On April 22, 2010, the Snoqualmie Tribe holds a blessing ceremony at Lake Sammamish State Park for the Northern Dipper, its newly built ocean-going canoe. The canoe will be used that summer during Canoe Journey 2010, the Paddle to Makah. Members of the Snoqualmie Tribe have been involved in the annual Canoe Journeys since 1989, when Emmett Oliver (1913-2016) led the first journey as part of Washington's centennial celebrations. The Snoqualmie Tribe established its first canoe family in about 2000, bringing together tribal members who worked together to revive cultural practices, including canoe carving, learning traditional songs, weaving, speaking Lushootseed, and, of course, paddling canoes on rivers and the open water of the Salish Sea. Due to a lack of cedar logs of suitable size, the Northern Dipper is a cedar-strip canoe, while others the tribe has carved have been dugout canoes.
A Heritage Nearly Lost
When the Canoe Journeys began with preparations for the Paddle to Seattle in 1989, very few people in the Puget Sound region knew how to carve cedar logs into dugout canoes. Automobiles and highways had long before supplanted the canoe as the easiest mode of travel in the region, and government policies that discouraged or actively suppressed traditional cultural practices had practically eliminated the passing down of carving knowledge from one generation to the next.
Emmett Oliver, a member of the Quinault Tribe, brought carvers together with tribal members to share their knowledge of carving canoes in preparation for 1989's Paddle to Seattle, part of the state's centennial celebration. Members of Coast Salish tribes from the Washington coast and around Puget Sound gathered together and learned how to choose a log, what tools to use, and how to prepare a canoe for the water. Members of the Snoqualmie Tribe who participated learned the techniques from experienced carvers and brought the knowledge back with them. Before attempting to build their own first canoe, they participated in Canoe Journeys in other tribal and intertribal canoes, gaining experience and learning about what was involved in traveling an entire journey, which can last up to a month or longer.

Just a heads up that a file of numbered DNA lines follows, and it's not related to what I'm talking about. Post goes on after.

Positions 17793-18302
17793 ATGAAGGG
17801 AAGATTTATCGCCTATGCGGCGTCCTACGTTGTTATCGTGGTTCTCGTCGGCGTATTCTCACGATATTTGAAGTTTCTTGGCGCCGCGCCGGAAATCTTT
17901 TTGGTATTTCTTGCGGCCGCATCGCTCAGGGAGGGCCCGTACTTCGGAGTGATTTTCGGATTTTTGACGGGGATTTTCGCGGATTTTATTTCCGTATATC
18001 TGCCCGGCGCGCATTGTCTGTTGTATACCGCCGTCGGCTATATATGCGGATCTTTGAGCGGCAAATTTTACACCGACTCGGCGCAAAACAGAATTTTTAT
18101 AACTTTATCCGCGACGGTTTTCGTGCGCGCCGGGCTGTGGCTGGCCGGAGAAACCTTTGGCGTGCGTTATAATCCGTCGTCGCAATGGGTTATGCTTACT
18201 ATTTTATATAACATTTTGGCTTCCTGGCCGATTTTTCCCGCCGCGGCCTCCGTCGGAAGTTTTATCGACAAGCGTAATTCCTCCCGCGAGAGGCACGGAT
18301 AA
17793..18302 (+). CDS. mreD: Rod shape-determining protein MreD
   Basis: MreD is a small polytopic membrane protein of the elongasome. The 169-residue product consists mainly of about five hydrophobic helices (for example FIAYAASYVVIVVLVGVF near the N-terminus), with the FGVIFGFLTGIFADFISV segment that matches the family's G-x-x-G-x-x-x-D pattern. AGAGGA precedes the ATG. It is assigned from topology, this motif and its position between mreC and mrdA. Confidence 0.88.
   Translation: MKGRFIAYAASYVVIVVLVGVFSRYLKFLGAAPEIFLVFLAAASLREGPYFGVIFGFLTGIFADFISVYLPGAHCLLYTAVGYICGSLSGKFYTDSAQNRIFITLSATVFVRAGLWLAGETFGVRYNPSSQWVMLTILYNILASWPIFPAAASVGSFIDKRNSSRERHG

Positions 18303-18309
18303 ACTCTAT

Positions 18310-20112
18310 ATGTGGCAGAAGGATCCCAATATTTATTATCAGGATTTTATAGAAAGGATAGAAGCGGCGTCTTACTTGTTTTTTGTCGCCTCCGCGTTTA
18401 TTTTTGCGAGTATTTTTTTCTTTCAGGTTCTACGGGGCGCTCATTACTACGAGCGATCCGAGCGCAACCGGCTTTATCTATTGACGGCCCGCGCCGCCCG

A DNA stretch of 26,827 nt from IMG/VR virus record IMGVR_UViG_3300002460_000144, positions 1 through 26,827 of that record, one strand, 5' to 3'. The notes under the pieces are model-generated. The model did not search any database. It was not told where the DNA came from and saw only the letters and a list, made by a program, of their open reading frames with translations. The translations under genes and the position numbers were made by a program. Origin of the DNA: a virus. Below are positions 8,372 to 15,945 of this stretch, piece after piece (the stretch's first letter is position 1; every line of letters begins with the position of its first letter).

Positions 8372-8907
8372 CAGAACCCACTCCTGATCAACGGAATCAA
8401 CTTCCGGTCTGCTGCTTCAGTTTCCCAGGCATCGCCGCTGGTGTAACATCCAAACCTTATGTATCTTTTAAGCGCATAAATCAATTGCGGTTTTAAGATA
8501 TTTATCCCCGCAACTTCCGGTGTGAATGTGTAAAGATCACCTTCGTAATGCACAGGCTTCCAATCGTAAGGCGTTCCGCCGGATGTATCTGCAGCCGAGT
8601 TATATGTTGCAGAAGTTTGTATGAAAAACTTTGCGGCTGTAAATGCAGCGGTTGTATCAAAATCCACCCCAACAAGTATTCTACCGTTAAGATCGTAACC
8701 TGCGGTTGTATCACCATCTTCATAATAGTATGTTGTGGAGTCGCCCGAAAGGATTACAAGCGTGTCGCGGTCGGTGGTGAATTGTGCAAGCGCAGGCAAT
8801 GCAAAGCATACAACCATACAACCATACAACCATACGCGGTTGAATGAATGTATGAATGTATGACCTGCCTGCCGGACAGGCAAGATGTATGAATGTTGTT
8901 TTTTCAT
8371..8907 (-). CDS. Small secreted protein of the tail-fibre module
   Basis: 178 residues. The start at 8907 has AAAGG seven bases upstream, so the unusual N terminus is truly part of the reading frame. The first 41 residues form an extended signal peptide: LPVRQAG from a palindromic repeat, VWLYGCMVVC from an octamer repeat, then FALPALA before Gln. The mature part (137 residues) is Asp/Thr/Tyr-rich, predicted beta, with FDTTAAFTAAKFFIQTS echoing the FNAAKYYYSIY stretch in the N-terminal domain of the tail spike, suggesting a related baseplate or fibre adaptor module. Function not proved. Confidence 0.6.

A Heritage Reclaimed
The Snoqualmie Tribe established its own canoe-family program in about 2000. Members worked not just on carving a canoe, but also revived traditional songs and dances and established programs to teach the Lushootseed language, traditional drumming, weaving, and other cultural practices. Canoe-family members participated in community events to share what they were doing. Over time, they established a pea-patch garden, a food and medicine garden, and worked on carving a canoe on tribal member Joe Mullen's property, where there was room to leave a canoe-in-progress over the year it took to finish it.
The Northern Dipper was not the first canoe the Snoqualmie Canoe Family constructed, but it is the largest at 34 feet in length, able to hold 12 pullers, the skipper, and a relief puller. It is a cedar-strip canoe because the builders were unable to find a cedar log large enough to carve out a more traditional dugout canoe. During the launching ceremony at Lake Sammamish State Park on April 22, 2010, tribal members sang and performed a ritual blessing for the canoe.